Plant Manager: Student’s discovery gains national attention
COPEMISH – It all started over a girl. When he was sixteen years old, Jared Milarch needed money for a car to ask a girl out on a date and was searching for a way to make the trees at his family’s fourth-generation nursery business grow faster. Milarch family tradition dictates that each son, at age 13, start his own nursery by collecting 500 native sugar maples a year, all dug by hand.
“That’s how they pay for their college, cars, anything they want,” said his father, Dave. “At 18, they are pretty well set.”
Because Jared wanted to cash in on the trees earlier than the several years it would take for them to grow to market size, he began reading everything he could about horticulture.
His quest took him through every book at the Traverse City library on the subject, and led him to an out-of-print book from the 1940s on soil properties, with a chapter about Azomite. A fine rock powder mined in Utah and said to be the remnants of an ancient seabed, Azomite contains 67 minerals and trace elements. Many, Jared says, have been wrung out of the nation’s soil by decades of logging, acid rain, erosion and chemically-based agriculture. A few organic farmers were adding it to their soil, but its primary commercial use was as livestock feed.
Jared tracked down a supplier in Maine, convinced his dad to spend $100 for the “bags of rocks” and went to his 86-year-old grandfather to help him come up with the proper mixture to apply to his trees. He sprinkled two soup cans of Azomite, and a half-bushel of compost around 100 of his trees.
When Jared’s dad and grandfather saw the results after just a few months, they were amazed. The trees that Jared treated with the Azomite mixture were an average of three feet taller than the untreated ones.
“Those trees were a green glow in the nursery–they were bigger and healthier than all the rest,” Dave said. “It looked like the Jolly Green Giant touched them.”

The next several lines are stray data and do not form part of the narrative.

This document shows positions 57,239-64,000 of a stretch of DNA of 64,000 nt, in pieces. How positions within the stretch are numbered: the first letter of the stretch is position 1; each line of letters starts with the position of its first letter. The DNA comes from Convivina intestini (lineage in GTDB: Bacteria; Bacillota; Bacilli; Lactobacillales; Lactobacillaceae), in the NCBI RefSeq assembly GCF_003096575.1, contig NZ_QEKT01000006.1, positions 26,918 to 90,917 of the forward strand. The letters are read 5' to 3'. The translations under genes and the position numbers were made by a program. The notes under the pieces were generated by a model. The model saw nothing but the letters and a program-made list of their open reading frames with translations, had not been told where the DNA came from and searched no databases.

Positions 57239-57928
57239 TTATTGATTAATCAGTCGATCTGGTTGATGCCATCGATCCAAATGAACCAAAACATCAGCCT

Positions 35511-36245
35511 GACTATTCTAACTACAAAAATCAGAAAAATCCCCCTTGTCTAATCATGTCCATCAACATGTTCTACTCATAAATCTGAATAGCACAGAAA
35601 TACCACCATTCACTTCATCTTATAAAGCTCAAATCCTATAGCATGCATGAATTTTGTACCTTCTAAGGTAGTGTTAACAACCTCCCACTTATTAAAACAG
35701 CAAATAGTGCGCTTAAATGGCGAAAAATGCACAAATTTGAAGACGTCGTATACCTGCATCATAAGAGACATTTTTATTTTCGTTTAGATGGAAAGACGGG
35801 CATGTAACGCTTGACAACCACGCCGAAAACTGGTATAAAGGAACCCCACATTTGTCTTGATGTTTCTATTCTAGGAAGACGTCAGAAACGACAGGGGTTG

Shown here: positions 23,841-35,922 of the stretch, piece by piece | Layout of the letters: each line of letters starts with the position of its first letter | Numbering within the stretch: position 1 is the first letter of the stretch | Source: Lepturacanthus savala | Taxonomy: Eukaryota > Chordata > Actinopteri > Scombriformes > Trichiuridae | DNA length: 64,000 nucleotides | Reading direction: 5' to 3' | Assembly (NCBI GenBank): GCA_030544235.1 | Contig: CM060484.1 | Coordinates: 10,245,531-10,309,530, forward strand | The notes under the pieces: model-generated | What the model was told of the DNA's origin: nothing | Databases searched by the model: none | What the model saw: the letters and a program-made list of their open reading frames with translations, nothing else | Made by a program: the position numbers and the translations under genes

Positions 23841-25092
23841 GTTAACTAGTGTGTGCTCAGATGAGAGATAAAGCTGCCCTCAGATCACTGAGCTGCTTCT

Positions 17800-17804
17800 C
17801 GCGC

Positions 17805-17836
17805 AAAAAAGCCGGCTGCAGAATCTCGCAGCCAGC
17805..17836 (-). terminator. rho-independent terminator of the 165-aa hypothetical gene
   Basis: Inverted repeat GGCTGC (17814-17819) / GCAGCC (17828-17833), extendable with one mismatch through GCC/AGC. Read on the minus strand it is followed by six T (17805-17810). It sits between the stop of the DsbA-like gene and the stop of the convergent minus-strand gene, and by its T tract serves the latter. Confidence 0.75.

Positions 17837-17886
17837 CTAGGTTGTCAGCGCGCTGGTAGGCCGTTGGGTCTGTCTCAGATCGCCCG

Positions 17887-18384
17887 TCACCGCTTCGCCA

They contacted Benzie County agriculture agent Andy Norman who came to inspect the trees. He noticed they did not have the pest infestation that the untreated trees nearby had.
More studies were done, including applying the mixture to other crops. Jared has pictures of 15-foot sunflowers and second-year rhubarb plants with three-foot-wide leaves. Neighbors and friends tried using Jared’s mixture, all with similar results. After some experimenting, Jared has come up with a combination of substances that make up his new product, “AdzumPlus,” which he says consistently works on all types of plants. Six months ago he started a company called EarthPlus Products, and has sold about 10,000 bags and 6,000 jars at a cost of $24.95 per bag and $9.95 per two-pound jar.
Coupled with his concerns over the environment, his natural curiosity and determination, Jared has created a product that is perched to make him a household name. For the past three years, the agriculture/horticulture world and the media have begun to take notice of AdzumPlus.
Now a college sophomore, Jared claims his product has the potential to liberate environmentally-conscious farmers from chemical fertilizers, or at least help them cut back. He is in negotiations for national distribution.
Since the Associated Press picked up Jared’s story in November, he is getting calls daily from all over the nation and some foreign countries inquiring about AdzumPlus. He has received hundreds of letters, his story has been printed in 14 national newspapers, and the Farm Bureau did a video about his accomplishments and sent it to their associates in three states.
He has appeared on local TV news shows and has a PBS special that is set to air in February. Jared has been featured in several magazines, including Audubon and American Nurseryman, and is being approached by businesses and organizations around the country.
The nation’s largest public relations firm, Rubenstein’s in New York, is now representing him.
So how does all this attention affect this modest 20-year-old?
“I never came at this from a business angle, that was never my motivation,” Jared explained. “I grew up in the country, I love to hunt and fish and I’ve seen over the years that the fish are gone, there are smog warnings in Frankfort, there are deer with TB–it’s obvious to me something’s got to be done. My generation has inherited a ton of environmental problems, and kids know it. No real action is being done to solve it. If I can inspire my friends and other people my age to do something, maybe I can lead by example.”
As for the girl, Jared did get the date, and they are still together. BIZNEWS